Energy storage: batteries versus supercapacitors?

Supercapacitors may eclipse lithium ion batteries in the hybridization of transport and industry. Their energy density is improving. Potential CO2 savings could surpass 1bn tons per year. IRRs of 10-50% can be achieved, even prior to CO2 prices. These are our conclusions after reviewing 2,000 Western patents. GE, Siemens, Skeleton and ZapGo are among the leading companies exposed to the theme.

The Top Technologies in Energy

What are the top technologies to transform the global energy industry and the world? This data-file summarises where we have conducted differentiated analysis, across c80 technologies (and counting).

For each technology, we summarise the opportunity in two-lines. Then we score its economic impact, its technical maturity (TRL), and the depth of our work to-date. The output is a ranking of the top technologies, by category; and a “cost curve” for the total costs to decarbonise global energy.

Download this data-file and you will also receive updates for a year, as we add more technologies; and we will also be happy to dig into any technologies you would like to see added to the list.

Autonomous vehicles: where’s the IP?

This data-file quantifies the number of patents filed into autonomous vehicles, by year, by geography and by patent family, looking across 37,000 patent filings since  the year 2000. Patent activity has risen at a 27% CAGR over the past decade, indicating a rapid pace of research activity.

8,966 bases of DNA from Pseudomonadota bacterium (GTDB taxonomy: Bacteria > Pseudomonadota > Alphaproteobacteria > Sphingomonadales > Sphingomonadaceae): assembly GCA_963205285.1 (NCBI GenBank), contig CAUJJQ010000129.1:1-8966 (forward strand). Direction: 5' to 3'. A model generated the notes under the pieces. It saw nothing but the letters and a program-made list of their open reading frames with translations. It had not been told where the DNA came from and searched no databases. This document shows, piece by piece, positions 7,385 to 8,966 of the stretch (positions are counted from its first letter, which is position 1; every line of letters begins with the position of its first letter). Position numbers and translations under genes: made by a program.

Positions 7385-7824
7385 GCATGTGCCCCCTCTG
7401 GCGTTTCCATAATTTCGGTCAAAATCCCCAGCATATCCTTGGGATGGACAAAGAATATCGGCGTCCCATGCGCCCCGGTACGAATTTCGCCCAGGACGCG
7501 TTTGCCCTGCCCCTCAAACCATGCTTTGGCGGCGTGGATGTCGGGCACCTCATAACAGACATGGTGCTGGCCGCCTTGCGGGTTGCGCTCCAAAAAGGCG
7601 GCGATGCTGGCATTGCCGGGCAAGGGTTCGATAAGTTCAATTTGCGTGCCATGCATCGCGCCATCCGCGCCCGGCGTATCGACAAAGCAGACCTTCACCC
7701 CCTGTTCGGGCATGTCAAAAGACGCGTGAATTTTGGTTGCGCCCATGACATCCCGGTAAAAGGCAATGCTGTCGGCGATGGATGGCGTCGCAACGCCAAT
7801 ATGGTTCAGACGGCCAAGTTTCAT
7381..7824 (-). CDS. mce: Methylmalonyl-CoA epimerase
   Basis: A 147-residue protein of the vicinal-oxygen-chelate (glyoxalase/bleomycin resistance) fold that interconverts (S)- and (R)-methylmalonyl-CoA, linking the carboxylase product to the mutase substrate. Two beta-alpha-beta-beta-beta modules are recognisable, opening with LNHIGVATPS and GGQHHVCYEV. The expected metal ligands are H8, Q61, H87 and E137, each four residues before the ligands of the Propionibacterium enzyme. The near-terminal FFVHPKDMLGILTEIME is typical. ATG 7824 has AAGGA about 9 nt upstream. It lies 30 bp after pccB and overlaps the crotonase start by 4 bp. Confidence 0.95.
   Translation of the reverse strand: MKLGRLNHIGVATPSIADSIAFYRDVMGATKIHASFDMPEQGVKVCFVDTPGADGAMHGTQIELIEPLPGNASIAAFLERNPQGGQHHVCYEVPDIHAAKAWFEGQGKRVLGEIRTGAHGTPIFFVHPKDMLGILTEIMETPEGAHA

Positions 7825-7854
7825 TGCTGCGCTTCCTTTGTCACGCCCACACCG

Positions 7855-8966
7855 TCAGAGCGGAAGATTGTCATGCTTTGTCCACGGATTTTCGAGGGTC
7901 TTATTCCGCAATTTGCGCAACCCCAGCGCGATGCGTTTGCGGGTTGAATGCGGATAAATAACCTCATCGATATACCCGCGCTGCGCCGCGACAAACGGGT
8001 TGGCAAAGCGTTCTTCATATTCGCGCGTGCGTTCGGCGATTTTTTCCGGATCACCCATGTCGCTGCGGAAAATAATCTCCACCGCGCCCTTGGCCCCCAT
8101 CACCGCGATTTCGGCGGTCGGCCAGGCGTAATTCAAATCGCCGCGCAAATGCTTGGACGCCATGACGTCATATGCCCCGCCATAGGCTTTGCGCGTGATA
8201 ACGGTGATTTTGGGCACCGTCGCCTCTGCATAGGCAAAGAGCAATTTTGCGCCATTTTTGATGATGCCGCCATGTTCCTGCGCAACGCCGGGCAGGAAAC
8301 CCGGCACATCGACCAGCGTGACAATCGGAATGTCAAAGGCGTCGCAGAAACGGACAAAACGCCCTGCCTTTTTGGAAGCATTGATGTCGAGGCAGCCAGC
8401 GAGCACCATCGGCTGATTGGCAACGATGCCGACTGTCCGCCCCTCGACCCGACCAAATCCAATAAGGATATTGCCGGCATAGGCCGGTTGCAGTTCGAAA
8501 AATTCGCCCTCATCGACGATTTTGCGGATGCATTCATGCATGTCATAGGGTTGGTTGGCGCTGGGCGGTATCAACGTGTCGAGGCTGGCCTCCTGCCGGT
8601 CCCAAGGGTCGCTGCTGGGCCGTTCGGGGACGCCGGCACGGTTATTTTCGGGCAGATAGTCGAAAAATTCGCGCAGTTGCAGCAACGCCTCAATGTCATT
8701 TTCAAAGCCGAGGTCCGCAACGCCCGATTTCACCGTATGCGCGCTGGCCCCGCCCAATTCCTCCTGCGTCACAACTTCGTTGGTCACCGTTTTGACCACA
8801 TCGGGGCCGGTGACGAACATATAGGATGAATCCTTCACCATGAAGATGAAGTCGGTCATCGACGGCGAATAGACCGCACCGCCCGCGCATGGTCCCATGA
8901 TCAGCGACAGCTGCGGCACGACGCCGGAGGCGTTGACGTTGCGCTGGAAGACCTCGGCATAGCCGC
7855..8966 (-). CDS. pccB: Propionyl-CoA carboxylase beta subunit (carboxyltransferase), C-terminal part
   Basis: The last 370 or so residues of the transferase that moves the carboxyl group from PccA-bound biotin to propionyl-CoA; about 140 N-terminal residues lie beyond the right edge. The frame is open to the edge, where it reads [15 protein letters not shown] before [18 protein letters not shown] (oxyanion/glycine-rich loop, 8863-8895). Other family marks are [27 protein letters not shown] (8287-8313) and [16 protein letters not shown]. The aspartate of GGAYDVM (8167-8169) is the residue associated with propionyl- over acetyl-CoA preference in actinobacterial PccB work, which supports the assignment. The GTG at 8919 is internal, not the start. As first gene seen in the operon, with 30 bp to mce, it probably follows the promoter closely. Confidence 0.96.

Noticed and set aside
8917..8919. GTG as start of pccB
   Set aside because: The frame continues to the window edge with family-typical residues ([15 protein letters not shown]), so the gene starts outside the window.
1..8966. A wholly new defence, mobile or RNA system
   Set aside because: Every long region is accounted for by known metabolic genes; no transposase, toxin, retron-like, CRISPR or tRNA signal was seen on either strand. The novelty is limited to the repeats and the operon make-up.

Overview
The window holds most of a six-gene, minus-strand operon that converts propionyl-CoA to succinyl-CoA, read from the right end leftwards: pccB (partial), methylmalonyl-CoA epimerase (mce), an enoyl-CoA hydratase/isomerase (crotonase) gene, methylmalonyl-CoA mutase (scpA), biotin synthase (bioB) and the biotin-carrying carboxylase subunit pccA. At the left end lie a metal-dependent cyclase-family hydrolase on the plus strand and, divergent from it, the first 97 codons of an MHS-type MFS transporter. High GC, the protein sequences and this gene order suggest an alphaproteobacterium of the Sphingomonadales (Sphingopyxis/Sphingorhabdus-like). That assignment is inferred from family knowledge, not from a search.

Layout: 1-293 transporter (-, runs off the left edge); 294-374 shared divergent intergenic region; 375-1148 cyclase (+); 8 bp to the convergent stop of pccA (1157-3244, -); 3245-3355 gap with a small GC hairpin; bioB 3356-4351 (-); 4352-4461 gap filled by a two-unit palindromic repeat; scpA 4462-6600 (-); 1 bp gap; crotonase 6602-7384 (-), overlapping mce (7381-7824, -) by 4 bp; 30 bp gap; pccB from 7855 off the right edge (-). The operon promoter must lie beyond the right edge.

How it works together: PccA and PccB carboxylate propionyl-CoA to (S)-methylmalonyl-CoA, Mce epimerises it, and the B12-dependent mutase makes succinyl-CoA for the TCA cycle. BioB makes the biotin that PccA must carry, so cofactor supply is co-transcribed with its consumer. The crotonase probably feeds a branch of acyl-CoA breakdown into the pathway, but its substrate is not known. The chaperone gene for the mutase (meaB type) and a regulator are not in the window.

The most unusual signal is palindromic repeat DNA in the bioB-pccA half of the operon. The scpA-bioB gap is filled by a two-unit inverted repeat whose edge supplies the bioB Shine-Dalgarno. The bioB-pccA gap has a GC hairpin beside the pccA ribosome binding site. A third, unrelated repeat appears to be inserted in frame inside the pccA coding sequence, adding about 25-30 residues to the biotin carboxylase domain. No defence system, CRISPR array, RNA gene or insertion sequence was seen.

The leading patent filers are ranked, including some of the world’s leading automotive companies, tech companies and retail companies. It is interesting to compare the relative activity levels among companies such as Denso, MobilEye, TuSimple, Uber, Waymo and Zoox (recently acquired by Amazon), versus Ford, GM, Honda, Toyota, Volvo et al.

Our notes and a data-pull of all the underlying 2019 patents follow. We find autonomous vehicles could entrench a 10% acceleration in road travel post-COVID, and displace c15% of all air-miles on sub-1,000 mile journeys.

Electric Rail Energy Economics?

This data-file models the energy economics of constructing new electric rail lines, to displace automobile traffic and accelerate the energy transition.